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Browse Plants

Narrowed By:Zone: 5, 8+ Foliage: Colorful
Displaying 1 - 20 of 153 listings   1 | 2 | 3 | 4 | 5 | 6 | 7 | 8View AllNext > Sort By: Sort
Abeliophyllum distichum Abeliophyllum distichum
(White forsythia)
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Hardiness Zones: 1 2 3 4 5 6 7 8 9 10 11

This deciduous shrub is related to the forsythia, but differs in that it has white (rather than yellow) flowers that open in early spring before true forsythia. It is a member of the olive family (Oleaceae). In early spring, before the new leaves form, purplish buds all along the grey naked branches open into small white four-petaled, almond-scented flowers with yellow stamens. After flowering, green, glossy abelia-like leaves appear.

Acaena inermis 'Purpurea' Acaena inermis 'Purpurea'
(Purple sheep's burr, Purple goose leaf)
(1 user review)
Hardiness Zones: 1 2 3 4 5 6 7 8 9 10 11

This New Zealand native subshrub has 3-inch-wide scalloped leaves and little purple-brown to pale olive leaflets. Its rhizomatous roots spread in a mat to support this plant's wonderful ground-cover form. In early summer, 3/4-inch-wide flowers appear on short stems, and brownish green sepals and white anthers contrast with the dark leaves. The rhizomatous roots of this plant spread slowly into a mat, forming a nice ground cover. Prune every five years or so for a neat appearance; little other care is required. -Gerald Gibbens, Regional Picks: Northwest, Fine Gardening issue #120

Acer palmatum 'Wolff' Acer palmatum 'Wolff'
(Emperor I® Japanese maple)
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Hardiness Zones: 1 2 3 4 5 6 7 8 9 10 11

I’ll never forget when, in the mid-1990s, I called up a renowned nurseryman in Pennsylvania with questions about a holly, and he shifted the conversation to a new Japanese maple he had bred. “Emperor I®—better than ‘Bloodgood’,” he said. But we have all heard comments like that before. Plant breeders tend to borrow glory from classic plants by claiming their new version is better, but my skepticism about Emperor I® was quashed a year later when I acquired my first small tree. It’s a fast grower—unlike ‘Bloodgood’, which can take years to become a sizable tree. Also, unlike ‘Bloodgood’, Emperor I® holds its spectacular burgundy color all summer in full sun, and when fall rolls in, it evolves to a brilliant fiery red.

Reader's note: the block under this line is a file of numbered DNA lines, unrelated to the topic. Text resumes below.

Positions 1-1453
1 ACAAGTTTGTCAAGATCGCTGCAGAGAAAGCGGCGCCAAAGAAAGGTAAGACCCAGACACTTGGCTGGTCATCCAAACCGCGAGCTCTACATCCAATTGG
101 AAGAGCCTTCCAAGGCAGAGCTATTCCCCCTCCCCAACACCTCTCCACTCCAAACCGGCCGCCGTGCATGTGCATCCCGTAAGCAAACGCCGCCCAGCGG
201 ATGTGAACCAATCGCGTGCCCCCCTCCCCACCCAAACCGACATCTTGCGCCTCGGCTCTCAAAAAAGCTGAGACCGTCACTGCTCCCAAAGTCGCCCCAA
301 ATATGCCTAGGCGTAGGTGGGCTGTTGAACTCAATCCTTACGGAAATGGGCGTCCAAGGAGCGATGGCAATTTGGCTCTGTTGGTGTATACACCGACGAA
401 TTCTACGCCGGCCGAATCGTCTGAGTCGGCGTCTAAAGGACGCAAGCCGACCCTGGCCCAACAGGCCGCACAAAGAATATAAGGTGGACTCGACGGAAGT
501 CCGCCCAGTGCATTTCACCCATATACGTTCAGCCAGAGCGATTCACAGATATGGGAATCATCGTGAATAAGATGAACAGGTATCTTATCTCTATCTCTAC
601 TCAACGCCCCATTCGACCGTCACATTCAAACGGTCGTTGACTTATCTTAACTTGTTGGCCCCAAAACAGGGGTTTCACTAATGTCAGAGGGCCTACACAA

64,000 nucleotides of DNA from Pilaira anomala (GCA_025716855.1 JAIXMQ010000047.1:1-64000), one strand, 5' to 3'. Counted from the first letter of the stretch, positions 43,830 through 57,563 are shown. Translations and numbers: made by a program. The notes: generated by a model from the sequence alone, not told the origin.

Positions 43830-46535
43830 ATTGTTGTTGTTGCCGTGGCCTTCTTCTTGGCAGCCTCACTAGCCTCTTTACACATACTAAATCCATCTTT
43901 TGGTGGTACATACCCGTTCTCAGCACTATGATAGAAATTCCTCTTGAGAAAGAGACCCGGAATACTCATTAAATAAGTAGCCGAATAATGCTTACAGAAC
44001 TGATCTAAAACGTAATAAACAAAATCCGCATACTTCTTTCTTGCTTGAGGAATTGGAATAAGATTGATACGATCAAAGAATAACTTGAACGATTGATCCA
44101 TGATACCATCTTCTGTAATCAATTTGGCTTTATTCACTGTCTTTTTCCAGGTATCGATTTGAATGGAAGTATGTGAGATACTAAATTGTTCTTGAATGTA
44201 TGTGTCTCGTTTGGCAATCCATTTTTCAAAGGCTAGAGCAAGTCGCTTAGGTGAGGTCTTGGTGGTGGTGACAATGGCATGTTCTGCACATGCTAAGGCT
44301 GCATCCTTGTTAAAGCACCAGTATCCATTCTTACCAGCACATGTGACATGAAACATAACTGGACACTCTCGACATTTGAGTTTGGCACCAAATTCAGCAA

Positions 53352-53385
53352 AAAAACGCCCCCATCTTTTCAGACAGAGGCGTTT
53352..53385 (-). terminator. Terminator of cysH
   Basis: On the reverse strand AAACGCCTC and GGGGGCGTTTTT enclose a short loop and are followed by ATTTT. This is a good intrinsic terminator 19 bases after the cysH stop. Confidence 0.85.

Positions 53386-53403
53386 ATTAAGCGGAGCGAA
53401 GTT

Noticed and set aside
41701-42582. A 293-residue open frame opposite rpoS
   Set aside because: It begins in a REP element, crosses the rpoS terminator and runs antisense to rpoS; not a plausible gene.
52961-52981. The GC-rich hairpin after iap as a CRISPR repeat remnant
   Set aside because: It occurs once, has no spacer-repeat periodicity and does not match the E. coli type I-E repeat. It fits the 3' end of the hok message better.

Acer shirasawanum 'Aureum' Acer shirasawanum 'Aureum'
(Golden Full Moon Maple)
(2 user reviews)
Hardiness Zones: 1 2 3 4 5 6 7 8 9 10 11

If your shade garden needs a focal point, consider this small, rounded Japanese maple, with its lime-to-chartreuse-tinged golden leaves. In fall, its leaves turn orange and red, just like those of a sugar maple. This variety, like other small Japanese maples, needs shade and protection from sun and drying winds to keep the foliage from curling and turning brown at the edges. -Michael Ruggiero, Regional Picks: Mid-Atlantic, Fine Gardening issue #127

Actaea simplex 'Brunette' Actaea simplex 'Brunette'
(Baneberry, Snakeroot)
(1 user review)
Hardiness Zones: 1 2 3 4 5 6 7 8 9 10 11

This chocolate-leaved cultivar up to 4 feet tall and 2 feet wide bears compact spikes of white flowers in late summer. This plant may languish in very warm temperatures. The flowers remain ornamental for three to four weeks.

Actaea simplex ‘Hillside Black Beauty’ Actaea simplex ‘Hillside Black Beauty’
(Bugbane, Autumn snakeroot, black cohosh)
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Hardiness Zones: 1 2 3 4 5 6 7 8 9 10 11

Unlike other bugbanes, 'Hillside Black Beauty' offers deep purple-black foliage. From late spring to late summer, its dark hue makes a wonderful backdrop for colorful foliage and flowering shade plants. In fall, fragrant, cream-colored flowers appear on tall, wandlike stems. An added plus: this plant is deer resistant. --Michael Ruggiero, Regional Picks: Mid-Atlantic, Fine Gardening issue #127

Andropogon gerardii 'Pawnee' Andropogon gerardii 'Pawnee'
(Big bluestem, turkeyfoot)
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Hardiness Zones: 1 2 3 4 5 6 7 8 9 10 11

'Pawnee' has an upright habit and warm fall colors that persist into winter. This refined offbig bluestem has the bluish purple stems typical of the genus. In late summer, Purplish red flowers appear in groups of three or six, which look like a turkey foot—hence the nickname: "Turkey Foot Grass." The root system that can extend down more than 10 feet. Each year, a third of these roots die, opening up channels for water. -Scott Vogt, Native grasses, Fine Gardening issue #124

Antennaria neodioica Antennaria neodioica
(Northern pussy toes, Cat feet, Everlasting, Ladies' tobacco)
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Hardiness Zones: 1 2 3 4 5 6 7 8 9 10 11

This deciduous, mat-forming perennial produces everlasting flowers. It is a native prairie plant that has stem and leaf bottoms covered with white hairs and whitish flower heads that form in dense clusters. Male and female flowers are produced on separate plants.

Anthriscus sylvestris 'Ravenswing' Anthriscus sylvestris 'Ravenswing'
(Ravenswing)
(1 user review)
Hardiness Zones: 1 2 3 4 5 6 7 8 9 10 11

This is the bronze-purple form of the common Queen Anne's lace. It produces beautiful, highly fringed, lacy foliage in a dusky purple.

Astilbe chinensis var. pumila Astilbe chinensis var. pumila
(1 user review)
Hardiness Zones: 1 2 3 4 5 6 7 8 9 10 11

This is a dwarf astilbe with attractive red-green leaves and reddish pink flowers in broad, dense conical groups. Its blooms appear mostly in summer.

Athyrium 'Ghost' Athyrium 'Ghost'
(Ghost fern)
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Hardiness Zones: 1 2 3 4 5 6 7 8 9 10 11